Red Deer’s official birthday bash ended with a look to the future.
At a special Centennial Meeting of Council, attendees inside Red Deer city council chambers and those watching on the city’s website had a glimpse what shaped the city over the last century.
It was a time for reflection as the attendees including as many as 18 former city councillors listened as various speakers highlighted aspects of the city’s natural and cultural history and the people that shaped Red Deer.
Mayor Morris Flewwelling said it is important to retain the values that Red Deer was built upon including environmental stewardship, volunteerism, quality of life, affordable housing, entrepreneurship and collaboration, knowing the city will grow to about 300,000 in the next 50 or 60 years
“We have so much,” said Flewwelling. “So in our future we are looking to continue to be a progressive community.”
Former mayor Gail Surkan said the city has come a remarkable distance since it was born on March 25, 1913. She said it is not just the way the city has been physically built.
“People really have a way of engaging in the community and doing things together creatively that represents what is most important about our community,” said Surkan, who was the city’s first female mayor from 1992 to 2004. “When we are celebrating 100 years of a city, it’s good to reflect (and celebrate) back on that because it will guide us in the future.”
On March 25, 1913, Red Deer was incorporated as a city but local historian Michael Dawe said the history goes back much farther. Dawe said when the archaeological digs were conducted on Piper’s Mountain (Rotary Park) in the early 1980s they found evidence of camp sites going back 4,000 to 5,000 years.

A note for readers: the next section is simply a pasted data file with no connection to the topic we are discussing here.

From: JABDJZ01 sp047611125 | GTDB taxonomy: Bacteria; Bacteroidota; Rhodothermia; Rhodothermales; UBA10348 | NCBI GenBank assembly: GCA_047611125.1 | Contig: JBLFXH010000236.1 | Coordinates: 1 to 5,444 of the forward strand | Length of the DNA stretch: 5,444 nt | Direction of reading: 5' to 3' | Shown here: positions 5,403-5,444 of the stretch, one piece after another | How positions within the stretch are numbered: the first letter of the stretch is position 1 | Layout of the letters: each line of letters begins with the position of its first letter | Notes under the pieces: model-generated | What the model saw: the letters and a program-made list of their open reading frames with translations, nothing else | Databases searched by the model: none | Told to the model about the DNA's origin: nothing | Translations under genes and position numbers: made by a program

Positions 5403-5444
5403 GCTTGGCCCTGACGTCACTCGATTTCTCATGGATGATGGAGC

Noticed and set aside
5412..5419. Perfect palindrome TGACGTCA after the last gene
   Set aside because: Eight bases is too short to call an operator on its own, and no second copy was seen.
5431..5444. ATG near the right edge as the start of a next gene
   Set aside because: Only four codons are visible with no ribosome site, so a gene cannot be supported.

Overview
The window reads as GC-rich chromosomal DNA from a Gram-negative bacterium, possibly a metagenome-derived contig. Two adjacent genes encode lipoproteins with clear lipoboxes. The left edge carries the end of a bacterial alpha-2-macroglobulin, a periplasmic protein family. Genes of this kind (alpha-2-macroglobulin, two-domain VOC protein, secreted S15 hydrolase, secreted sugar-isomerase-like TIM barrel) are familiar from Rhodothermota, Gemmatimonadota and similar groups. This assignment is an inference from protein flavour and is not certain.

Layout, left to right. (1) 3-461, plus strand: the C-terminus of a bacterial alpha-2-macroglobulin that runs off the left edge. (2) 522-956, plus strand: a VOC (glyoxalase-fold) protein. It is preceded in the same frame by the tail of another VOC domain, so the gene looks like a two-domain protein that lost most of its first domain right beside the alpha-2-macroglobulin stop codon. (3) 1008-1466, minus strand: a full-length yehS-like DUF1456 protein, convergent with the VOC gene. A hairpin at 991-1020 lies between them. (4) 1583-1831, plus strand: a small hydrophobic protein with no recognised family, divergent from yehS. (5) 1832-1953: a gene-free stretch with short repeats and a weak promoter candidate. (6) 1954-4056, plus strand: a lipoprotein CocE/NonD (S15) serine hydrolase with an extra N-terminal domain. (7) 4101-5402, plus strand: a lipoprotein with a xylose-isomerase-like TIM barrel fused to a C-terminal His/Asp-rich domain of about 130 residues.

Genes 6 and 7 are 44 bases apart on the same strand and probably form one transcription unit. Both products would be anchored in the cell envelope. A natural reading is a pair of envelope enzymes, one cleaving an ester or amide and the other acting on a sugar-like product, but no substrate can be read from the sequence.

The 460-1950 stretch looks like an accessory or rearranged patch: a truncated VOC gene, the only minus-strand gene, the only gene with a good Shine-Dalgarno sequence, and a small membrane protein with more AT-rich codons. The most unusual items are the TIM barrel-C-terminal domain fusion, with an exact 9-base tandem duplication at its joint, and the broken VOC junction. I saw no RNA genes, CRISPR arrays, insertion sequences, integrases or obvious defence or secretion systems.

Doris Jewell, who served on council from 1971 to 1974, still attends planning and recreation board meetings. Jewell and her family has lived in Red Deer since 1949.
“I’m not 100 yet but I am pushing it,” laughed Jewell. “It’s been a most interesting time to live to see it gradually grow. I was in business, too, so I was downtown, too. It was so interesting to see it grow. I think the growth has been handled very well. It’s not easy when the place explodes, which we almost did.”
Jewell said the city has done a good job of maintaining the park areas and gradually adding to them.
Former alderman Bill Scott served from 1963 to 1965 on council and was active on the city’s 50th anniversary committee.
“We’re still here,” laughed Scott. “The city has progressed … We have to keep our mind on agricultural and a few other things with the environmental and the economics. As long as we keep our dollar not in front of everything else we will be OK.”
Visit www.reddeer2013.ca for the upcoming centennial events.